The rise of Uber in Bangkok added to the city’s traffic problem. There were plenty of reports of Uber drivers bending the rules and offering unsafe rides, while they were also being reported as rude to riders, accused of poor driving, and of rejecting passengers.
The local taxi drivers’ unions reacted. They mobilised. The unions, working together, insisted that ride-sharing companies be subject to the same legislation as the already-embedded taxi firms. Thailand Department for Land Transport (DLT) agreed. The incumbent military government, not wanting to incite protests during their reign, also sided with the taxi firms. Uber was already on the backfoot.
If the ride-sharing companies made so many enemies, how can passengers in Bangkok still use Grab?
What shook the startup world last year
It’s quite simple. While Uber was busy riling the authorities, Grab was much savvier. It read the political situation and offered a service that complemented the existing taxi industry. It made sure not to tread on the toes of drivers in a city where taxis – whether it was local firms, tuk-tuks or songathews – wield more power than Silicon Valley’s hottest and most ambitious start-ups ever envisaged.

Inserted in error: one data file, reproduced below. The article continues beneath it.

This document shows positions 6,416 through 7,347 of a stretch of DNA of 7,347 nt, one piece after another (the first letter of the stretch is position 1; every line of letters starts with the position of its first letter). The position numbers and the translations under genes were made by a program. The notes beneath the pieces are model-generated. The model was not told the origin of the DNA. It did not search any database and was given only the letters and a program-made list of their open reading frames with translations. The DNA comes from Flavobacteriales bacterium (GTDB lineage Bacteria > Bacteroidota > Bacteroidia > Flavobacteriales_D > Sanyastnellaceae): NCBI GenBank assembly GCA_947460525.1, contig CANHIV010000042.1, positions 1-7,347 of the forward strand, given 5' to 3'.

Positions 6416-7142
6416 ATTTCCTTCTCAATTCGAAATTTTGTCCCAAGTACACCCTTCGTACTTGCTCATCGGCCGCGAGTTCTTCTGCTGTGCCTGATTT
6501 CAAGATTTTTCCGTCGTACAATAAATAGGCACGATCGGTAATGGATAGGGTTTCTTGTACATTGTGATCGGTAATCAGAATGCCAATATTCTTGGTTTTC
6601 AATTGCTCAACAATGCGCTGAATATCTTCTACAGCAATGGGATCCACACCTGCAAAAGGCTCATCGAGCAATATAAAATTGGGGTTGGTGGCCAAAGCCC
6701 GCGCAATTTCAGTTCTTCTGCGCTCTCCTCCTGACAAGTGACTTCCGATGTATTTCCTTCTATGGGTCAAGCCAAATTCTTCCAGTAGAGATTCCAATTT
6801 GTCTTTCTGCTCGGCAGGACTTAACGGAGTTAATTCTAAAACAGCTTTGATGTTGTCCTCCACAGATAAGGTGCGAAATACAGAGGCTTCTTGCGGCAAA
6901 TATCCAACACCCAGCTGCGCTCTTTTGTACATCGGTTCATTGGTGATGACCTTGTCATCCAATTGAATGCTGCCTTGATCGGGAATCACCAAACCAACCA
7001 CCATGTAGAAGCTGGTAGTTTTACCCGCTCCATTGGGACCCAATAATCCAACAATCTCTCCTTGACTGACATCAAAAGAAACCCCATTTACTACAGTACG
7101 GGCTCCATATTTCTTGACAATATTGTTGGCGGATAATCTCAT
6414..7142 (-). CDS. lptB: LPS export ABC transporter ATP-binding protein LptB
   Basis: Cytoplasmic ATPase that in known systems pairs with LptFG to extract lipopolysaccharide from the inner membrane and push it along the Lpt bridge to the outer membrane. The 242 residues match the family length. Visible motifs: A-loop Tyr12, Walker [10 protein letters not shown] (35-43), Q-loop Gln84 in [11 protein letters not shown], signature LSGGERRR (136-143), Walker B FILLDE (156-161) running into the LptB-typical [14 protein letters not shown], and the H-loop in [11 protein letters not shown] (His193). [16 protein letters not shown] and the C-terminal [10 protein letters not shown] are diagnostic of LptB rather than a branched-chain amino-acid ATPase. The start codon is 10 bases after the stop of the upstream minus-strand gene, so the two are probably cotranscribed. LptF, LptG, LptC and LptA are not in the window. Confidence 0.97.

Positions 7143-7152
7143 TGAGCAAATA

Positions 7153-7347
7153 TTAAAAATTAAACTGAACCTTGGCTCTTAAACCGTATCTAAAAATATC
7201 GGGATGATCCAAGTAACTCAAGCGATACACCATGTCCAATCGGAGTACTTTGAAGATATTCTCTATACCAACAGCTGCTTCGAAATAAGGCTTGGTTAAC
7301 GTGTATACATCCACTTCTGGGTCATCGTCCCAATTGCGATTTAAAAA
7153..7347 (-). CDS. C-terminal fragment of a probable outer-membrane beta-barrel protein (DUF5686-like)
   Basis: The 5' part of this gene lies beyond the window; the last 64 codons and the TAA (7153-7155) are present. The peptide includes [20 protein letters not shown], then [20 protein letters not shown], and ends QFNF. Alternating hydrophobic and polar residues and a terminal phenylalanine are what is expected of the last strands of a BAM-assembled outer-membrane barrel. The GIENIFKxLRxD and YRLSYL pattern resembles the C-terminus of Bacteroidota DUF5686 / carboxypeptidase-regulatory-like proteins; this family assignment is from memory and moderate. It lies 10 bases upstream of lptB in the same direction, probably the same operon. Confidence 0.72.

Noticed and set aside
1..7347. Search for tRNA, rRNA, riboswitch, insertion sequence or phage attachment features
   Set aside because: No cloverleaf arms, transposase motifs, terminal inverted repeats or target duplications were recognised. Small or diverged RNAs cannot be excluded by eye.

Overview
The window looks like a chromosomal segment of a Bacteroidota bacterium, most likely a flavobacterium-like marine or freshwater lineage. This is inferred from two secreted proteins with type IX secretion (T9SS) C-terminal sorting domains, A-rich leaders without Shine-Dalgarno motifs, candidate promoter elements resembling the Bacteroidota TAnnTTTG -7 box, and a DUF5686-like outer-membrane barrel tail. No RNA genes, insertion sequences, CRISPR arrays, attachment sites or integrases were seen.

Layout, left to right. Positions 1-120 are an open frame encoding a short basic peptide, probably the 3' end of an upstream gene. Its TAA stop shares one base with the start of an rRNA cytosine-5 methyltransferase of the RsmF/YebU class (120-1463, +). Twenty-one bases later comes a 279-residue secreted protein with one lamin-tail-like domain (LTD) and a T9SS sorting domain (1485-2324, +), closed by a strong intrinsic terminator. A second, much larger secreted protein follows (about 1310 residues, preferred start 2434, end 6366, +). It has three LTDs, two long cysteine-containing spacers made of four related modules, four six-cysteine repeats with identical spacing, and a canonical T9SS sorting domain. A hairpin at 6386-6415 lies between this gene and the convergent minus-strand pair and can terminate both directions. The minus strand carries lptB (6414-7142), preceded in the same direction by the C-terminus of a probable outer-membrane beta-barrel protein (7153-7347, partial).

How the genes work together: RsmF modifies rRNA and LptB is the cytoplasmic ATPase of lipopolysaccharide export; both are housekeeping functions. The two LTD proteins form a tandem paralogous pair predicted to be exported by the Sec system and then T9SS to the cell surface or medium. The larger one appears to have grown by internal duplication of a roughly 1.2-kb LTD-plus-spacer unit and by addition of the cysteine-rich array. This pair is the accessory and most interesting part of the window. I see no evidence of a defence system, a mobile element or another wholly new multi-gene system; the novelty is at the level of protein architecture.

Grab Acquires Uber’s Southeast Asian Operation — Singapore, March 2018
When Uber closed its operation in Southeast Asia in early 2018, it signed off with the following message:
“What this means for you: we will be transitioning our services over to the Grab platform by April 8, 2018, so all requests after that date should be made from the Grab app. However, you can still use the Uber app in more than 80 countries around the world”. Concluding with: “Thank you, and we look forward to continuing to serve your city with Grab”.
When being interviewed about the deal for CNBC Life, Grab CEO Anthony Tan said: “It is not just about us [Grab] becoming more profitable…we want the operation to also serve society”. This can be interpreted as their business improving/expanding upon existing operations, including GrabTaxi, GrabCar, GrabBike, GrabHitch, GrabExpress, GrabPay, and GrabFood.